As I practice Vivaldi these days, I think of this and how Vivaldi died the very year that Guarneri del Gesu made one of his finest violins ever, the Vieuxtemps GDG, that I currently play on. It seems when a soul passes, a new one emerges and takes flight. Practicing the Vivaldi, I cannot believe the amount of joy, happiness and poetry that’s in the music. And likewise, I cannot believe the beauty of the Guarneri. What must have gone through that genius’ mind when he was creating it and what was in the genius soul of Vivaldi, the day he was put to rest…..


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HalS6Pianist Haskell Small is featured in a new Washington Conservatory video from the TEDMED 2013 conference, held this past April at The Kennedy Center in Washington, DC. First to appear onstage in a group of 12 Conservatory faculty pianists who performed Monti’s Czardas together on one piano, Mr. Small created the transcription and organizational structure, along with Conservatory Director Kathy Judd, for the performance.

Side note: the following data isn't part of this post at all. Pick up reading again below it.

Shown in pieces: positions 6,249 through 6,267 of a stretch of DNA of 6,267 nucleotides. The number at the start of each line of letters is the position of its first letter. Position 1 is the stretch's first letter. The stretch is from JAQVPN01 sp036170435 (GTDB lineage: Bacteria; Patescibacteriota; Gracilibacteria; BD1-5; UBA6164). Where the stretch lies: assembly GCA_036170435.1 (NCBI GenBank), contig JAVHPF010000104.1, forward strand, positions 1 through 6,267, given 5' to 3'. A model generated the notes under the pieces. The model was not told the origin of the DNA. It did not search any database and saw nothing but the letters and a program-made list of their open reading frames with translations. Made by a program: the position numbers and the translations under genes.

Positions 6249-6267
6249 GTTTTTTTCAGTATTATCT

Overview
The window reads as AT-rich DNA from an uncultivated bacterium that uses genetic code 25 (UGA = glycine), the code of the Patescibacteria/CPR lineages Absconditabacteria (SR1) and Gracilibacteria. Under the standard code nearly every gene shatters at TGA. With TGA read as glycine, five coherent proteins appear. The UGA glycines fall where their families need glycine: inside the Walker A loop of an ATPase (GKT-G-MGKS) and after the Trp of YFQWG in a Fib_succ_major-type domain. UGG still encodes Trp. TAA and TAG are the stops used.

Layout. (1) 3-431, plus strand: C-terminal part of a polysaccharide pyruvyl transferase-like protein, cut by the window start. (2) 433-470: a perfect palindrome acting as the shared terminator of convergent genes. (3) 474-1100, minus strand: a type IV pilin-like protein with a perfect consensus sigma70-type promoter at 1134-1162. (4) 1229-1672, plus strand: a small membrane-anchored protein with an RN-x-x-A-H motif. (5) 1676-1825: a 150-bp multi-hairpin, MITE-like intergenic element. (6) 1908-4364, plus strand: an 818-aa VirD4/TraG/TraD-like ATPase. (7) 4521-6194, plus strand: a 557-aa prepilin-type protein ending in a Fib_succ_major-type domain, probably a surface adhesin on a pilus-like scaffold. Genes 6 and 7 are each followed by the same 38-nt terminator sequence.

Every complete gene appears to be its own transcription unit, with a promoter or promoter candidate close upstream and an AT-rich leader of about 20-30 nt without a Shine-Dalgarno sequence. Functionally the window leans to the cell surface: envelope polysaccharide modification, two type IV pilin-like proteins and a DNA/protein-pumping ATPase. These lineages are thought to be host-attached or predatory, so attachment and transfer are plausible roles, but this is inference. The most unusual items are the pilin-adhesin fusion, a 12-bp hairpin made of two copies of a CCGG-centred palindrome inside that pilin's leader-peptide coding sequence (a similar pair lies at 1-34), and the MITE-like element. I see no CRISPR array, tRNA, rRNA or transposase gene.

You can also see the video at and visit the webpage at More about TEDMED at

Haskell Small has recorded for Naxos, MSR Classics, Museum Music, Orion, Northeastern, Ongaku, Centaur, 4Tay, Albany and Klavier. In recent seasons, Mr. Small has made several tours of Japan and Germany and performed piano recitals in New York, Paris and London. In the next few years, Small will be furthering his fascination with music that is primarily quiet, spacious, and of a mystical nature with a series of concerts in a number of cities that will feature solo and chamber works by himself and other composers. Performances have already been set in Washington, New York, San Francisco, and at Houston’s Rothko Chapel. You can see his videos on YouTube at

For more information about Haskell Small, visit his website –